Chapter 8. CASH MANAGEMENT AND THE TREASURY …
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Chapter 8. CASH MANAGEMENT AND THE TREASURY FUNCTION1
A. THE TREASURY FUNCTION
Governments need to ensure both efficient implementation of their budgets and good management of their financial resources. Spending agencies must be provided with the funds needed to implement the budget in a timely manner, and the cost of government borrowing must be minimized. Sound management of financial assets and liabilities is also required.
Financial management within the government includes various activities: formulation of fiscal policy; budget preparation; budget execution; management of financial operations; accounting; and auditing and evaluation. Within this broad financial management function, the Treasury function is to achieve the set of specific objectives mentioned above. It covers the following activities:2
? Cash management;
? Management of government bank accounts;
? Financial planning and forecasting of cash flows;
? Public debt management;
? Administration of foreign grants and counterpart funds from international aid;
? Financial assets management.
1 The government's strategy to manage its moneys to maximize financial return s a critical part of overall cash management. The accent of this chapter, however, is on control of cash flows and on the efficiency of payments' arrangements, in keeping with the expenditure focus of this entire book. 2 Cf, Teresa Ter-Minassian, Pedro P. Parente, and Pedro Martinez-Mendez, "Setting up a Treasury in economies in transition," IMF, 1995.
To carry out these activities, organizational arrangements and distribution of responsibilities vary considerably according to countries. In some countries, the Treasury Department focuses only on cash and debt management functions (which are reviewed in this section). In a few countries, debt management is performed by an autonomous agency. In other countries, the Treasury Department performs budget execution controls (which are reviewed in chapter 6) and/or accounting and budget execution reporting activities (which are reviewed in chapters 10 and 11).
B. CASH MANAGEMENT3
Cash management has the following purposes: controlling spending in the aggregate, implementing the budget efficiently, minimizing of the cost of government borrowing, and maximizing the opportunity cost of resources (the last two purposes yielding interest). Control of cash is a key element in macroeconomic and budget management. However, as emphasized in chapter 5, it must be complemented by an adequate system for managing commitment. For efficient budget implementation, it is necessary to ensure that claims will be paid according to the contract terms and that revenues are collected on time. It is necessary to minimize transaction costs; and to borrow at the lowest interest rate or to generate additional cash by investing in revenue-yielding paper. It is also necessary to avoid paying in advance and to track accurately the dates on which payments are due.4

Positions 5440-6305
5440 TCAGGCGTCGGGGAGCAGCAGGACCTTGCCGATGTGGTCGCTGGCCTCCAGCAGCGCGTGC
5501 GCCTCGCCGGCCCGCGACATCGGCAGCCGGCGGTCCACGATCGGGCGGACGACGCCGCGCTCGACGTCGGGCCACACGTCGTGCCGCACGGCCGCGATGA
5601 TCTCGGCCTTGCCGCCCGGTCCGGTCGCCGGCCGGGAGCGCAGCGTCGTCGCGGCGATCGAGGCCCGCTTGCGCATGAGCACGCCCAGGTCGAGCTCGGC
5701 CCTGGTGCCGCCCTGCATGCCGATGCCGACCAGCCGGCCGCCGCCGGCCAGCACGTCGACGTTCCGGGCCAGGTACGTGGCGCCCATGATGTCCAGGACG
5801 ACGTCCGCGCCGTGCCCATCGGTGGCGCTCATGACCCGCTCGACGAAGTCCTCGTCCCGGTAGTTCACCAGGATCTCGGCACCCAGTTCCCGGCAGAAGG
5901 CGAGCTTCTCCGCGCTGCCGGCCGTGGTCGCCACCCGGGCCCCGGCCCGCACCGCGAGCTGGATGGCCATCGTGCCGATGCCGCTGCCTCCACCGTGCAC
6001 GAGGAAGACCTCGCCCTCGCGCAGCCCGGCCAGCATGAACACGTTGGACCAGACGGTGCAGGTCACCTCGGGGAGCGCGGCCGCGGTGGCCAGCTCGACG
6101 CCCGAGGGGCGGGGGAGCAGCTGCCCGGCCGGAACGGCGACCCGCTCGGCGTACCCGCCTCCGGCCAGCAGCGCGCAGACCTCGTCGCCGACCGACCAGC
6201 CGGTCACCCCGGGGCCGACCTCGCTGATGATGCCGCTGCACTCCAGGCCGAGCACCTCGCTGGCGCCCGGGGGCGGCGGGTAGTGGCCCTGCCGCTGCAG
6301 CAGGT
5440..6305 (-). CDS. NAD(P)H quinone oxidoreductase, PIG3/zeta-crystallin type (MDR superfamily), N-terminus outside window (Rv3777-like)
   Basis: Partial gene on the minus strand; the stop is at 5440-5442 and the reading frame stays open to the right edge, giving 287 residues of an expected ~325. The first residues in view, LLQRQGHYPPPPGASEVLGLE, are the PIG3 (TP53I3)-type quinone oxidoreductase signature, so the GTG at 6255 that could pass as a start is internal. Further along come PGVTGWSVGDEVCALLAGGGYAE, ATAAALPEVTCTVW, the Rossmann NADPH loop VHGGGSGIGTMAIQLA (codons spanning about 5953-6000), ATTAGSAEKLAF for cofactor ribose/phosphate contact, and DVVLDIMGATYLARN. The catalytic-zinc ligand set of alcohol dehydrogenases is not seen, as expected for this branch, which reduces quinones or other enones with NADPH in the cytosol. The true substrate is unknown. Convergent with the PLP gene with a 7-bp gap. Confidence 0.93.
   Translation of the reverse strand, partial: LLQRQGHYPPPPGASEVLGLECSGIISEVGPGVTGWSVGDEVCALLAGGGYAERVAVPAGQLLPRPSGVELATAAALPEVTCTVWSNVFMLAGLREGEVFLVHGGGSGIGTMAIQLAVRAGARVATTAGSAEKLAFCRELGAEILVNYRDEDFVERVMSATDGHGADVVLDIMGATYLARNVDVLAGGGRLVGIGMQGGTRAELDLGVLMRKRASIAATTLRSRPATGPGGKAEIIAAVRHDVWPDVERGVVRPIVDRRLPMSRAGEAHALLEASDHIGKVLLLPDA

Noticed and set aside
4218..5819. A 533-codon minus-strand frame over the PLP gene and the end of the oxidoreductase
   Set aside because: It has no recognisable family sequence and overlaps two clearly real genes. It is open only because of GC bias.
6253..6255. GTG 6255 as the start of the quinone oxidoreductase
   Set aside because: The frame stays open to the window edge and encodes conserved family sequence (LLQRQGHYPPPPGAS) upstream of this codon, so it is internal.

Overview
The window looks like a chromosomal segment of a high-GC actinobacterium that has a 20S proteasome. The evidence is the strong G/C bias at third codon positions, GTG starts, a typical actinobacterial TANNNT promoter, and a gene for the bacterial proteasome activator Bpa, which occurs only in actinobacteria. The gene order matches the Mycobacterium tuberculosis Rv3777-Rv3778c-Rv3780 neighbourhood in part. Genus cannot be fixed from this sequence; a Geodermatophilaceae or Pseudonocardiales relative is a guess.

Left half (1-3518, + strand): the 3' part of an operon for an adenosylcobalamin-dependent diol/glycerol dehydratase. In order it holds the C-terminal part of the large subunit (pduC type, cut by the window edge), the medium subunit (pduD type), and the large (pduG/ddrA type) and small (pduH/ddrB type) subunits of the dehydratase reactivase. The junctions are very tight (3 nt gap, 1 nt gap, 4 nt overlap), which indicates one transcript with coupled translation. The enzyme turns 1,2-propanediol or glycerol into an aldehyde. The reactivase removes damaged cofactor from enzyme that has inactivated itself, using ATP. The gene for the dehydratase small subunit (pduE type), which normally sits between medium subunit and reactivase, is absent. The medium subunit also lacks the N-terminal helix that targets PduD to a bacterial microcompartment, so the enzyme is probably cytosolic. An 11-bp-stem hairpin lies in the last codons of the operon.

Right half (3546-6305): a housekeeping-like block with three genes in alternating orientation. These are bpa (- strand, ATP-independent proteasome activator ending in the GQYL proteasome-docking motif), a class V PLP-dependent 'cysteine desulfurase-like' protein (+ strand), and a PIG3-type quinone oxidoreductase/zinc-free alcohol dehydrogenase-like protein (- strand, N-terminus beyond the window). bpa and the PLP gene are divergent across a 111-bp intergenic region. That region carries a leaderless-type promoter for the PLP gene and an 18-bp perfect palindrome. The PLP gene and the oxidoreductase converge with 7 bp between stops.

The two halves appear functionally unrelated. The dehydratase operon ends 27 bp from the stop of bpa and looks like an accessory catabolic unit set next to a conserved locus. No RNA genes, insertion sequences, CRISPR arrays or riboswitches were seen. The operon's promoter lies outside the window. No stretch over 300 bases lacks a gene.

In developing countries, governments often do not pay attention to issues related to cash management. Budget execution procedures and the management of cash flows focus on compliance issues, while daily cash needs in are met at low cost by the Central Bank. Spending units are not concerned with borrowing costs since their interests are already taken account in the budget prepared by the Ministry of Finance.
However, the costs of borrowing, the fact that the credit granted to the government by the banking system is a key macroeconomic target and a performance
3 The relationship between the Treasury and the Central Bank in this and other respects is briefly discussed in section.
criterion in IMF-supported financial programs, and the increasing separation between
the activities of the Central Bank and the government budget make cash management
more important. Performance concerns have also had an impact on cash management
and some countries have implemented reforms to make spending agencies more
responsible for cash, while maintaining instruments to ensure fiscal discipline.
Box 26 Cash Management in the Philippines
Until 1985, cash authorizations were issued to government agencies each quarter through the release of cash disbursement ceilings (CDCs) which specify the maximum amounts that the agencies can withdraw from the Bureau of the Treasury (BTr) to pay for their obligations. Even with the creation of a New Disbursement System in 1986 the CDC system, the tendency for agencies to issue checks and Treasury warrants in excess of the amounts provided persisted.
In May 1990, the Synchronized Planning-Programming-Budgeting System (SPPBS) was introduced to improve coordination among the budget, planning and revenue agencies and ensure the consistency of budget plans with development goals and available funds. In the following year, the Department of Budget and Management (DBM) and the Department of Finance (DOF) initiated the creation of an Inter-Agency Committee on Cash Programming composed of representatives from the DBM, DOF, BTr, and the Central Bank. Regular meetings were held to assess the fiscal performance of the national government for the previous month and to discuss prospects for the succeeding months. The Committee determined the disbursement ceiling on which the issuance of Notices of Cash Allocation (NCAs) was based.